On 06/03/11 19:24, Bruno Marchal wrote:
Yes but! I have no problem with the idea of a Platonic realm of
mathematical structures simply existing, with or without the physical to
instantiate them. I am aware this is a deep philosophical debate, but
the Platonic concept seems somehow more straightforward than the
physicalist concept. But for there to be activity, change, time
evolution, 'in' that Platonic realm, seems to me a massive leap. That
all possible numbers simply exist seems simple and straightforward. And
as Russell S points out, all possible numbers is vastly simpler than
'the numbers we have discovered / used / instantiated / whatever. But to
posit the exercise of some computation requires something utterly
different. There has to be some kind of changing frame of reference, as
in a Turing machine in action. Are you saying you believe in this kind
of procedural process as a process active in an abstract arithmetical
Platonic realm? For it seems this is required in what you declare.
On 06 Mar 2011, at 14:16, Andrew Soltau wrote:
On 07/02/11 15:22, Bruno Marchal wrote:
You say "And the result is easy to describe: physics is not the
fundamental branch.". This is the leap of yours I never understand.
Do you posit that a mathematical universe with no physical content
somehow automatically computes?
Comp makes precise that saying to be a machine is equivalent with
saying that there is a level of functional substitution where my
(first person) consciousness is invariant for a substitution made at
that level. Comp can show that we can never known our level of
substitution, and my reasoning works whatever I mean by my brain (it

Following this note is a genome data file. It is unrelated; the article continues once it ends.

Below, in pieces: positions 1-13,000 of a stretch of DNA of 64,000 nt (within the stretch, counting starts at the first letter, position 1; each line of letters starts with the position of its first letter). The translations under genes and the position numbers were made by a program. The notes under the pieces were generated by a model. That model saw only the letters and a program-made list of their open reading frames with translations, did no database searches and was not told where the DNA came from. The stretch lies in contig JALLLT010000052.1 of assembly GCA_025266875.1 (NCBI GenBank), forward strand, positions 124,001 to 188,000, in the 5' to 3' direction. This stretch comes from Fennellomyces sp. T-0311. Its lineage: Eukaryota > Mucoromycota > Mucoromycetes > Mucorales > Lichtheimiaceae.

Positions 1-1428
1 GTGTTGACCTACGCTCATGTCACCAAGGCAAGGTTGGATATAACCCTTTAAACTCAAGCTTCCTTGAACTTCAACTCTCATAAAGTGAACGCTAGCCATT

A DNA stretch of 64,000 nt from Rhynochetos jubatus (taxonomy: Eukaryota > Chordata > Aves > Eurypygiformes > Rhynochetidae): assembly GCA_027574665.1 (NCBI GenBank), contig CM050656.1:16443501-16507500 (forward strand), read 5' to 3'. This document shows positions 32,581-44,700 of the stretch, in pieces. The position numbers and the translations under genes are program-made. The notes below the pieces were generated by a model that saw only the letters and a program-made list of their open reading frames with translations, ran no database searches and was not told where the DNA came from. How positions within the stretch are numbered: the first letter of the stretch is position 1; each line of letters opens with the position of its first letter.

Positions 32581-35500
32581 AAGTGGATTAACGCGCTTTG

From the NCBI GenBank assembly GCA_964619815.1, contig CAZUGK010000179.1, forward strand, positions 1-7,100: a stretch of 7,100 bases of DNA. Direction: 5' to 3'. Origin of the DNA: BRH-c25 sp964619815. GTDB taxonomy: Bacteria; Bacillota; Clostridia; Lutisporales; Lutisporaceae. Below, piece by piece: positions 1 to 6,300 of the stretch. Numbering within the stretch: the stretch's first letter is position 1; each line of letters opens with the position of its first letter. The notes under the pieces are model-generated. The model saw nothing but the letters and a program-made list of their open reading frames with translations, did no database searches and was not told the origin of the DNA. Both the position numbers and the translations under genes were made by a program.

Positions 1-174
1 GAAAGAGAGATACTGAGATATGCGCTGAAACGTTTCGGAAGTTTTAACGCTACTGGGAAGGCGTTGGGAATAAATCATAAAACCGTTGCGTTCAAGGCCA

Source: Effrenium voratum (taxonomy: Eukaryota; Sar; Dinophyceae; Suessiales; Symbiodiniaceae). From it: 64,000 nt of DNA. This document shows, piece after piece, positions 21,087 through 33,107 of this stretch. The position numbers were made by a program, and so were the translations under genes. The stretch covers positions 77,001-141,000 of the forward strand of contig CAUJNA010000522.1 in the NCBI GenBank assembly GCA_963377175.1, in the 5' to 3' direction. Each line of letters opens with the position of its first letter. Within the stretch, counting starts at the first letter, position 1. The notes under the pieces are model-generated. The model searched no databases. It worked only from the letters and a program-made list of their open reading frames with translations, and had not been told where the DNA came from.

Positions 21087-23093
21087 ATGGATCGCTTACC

could be the entire galaxy or the entire observable universe if
someone asks for it). CTM is vague on the level, and miss the point
that we cannot know it, if it exists.
Comp is also much more general than CTM, which relies usually on
some amount of neurophilosophy, or on representationalist theory of
the mind, and CTM is often criticized by 'externalist', like brent
Meeker for example. But comp is not annoyed by externalism, given
that it defines the (generalized) brain by the portion of universe
you need, like possibly the matrix above.
So comp is a very weak, and thus general, hypothesis. And the result
is easy to describe: physics is not the fundamental branch.
Computations have been discovered by mathematicians, in mathematics.
Models of Sigma_1 complete theories automatically computes indeed. It
is a theorem, even without Church thesis. In physics people usually
bets that some physical devices can approximate such computation. But
apart from Landauer and some others, the notion of physical
computation is not yet even well defined.
But whatever physical computation is, or whatever the process we are
witnessing is, it requires an ongoing change. The Turing machine moves
along the tape, whether it is physical or simply a theoretical construct
of a physical machine. In order to actually move, and carry out the
computation, step by step, it requres more than to exist, it has to act.
There has to be a time evolution of the state of the system.
My leap is a consequence of step seven already, in case the apparent
universe is robust. Then the MGA eliminates the assumption of the
existence and of the robustness of a physical universe.
Irrespective of the existence of a physical universe, something has to
explain how change comes about. Or are you saying that in the
arithmetical universe change 'just happens', in the same way as all
possible numbers 'just happen' to exist?
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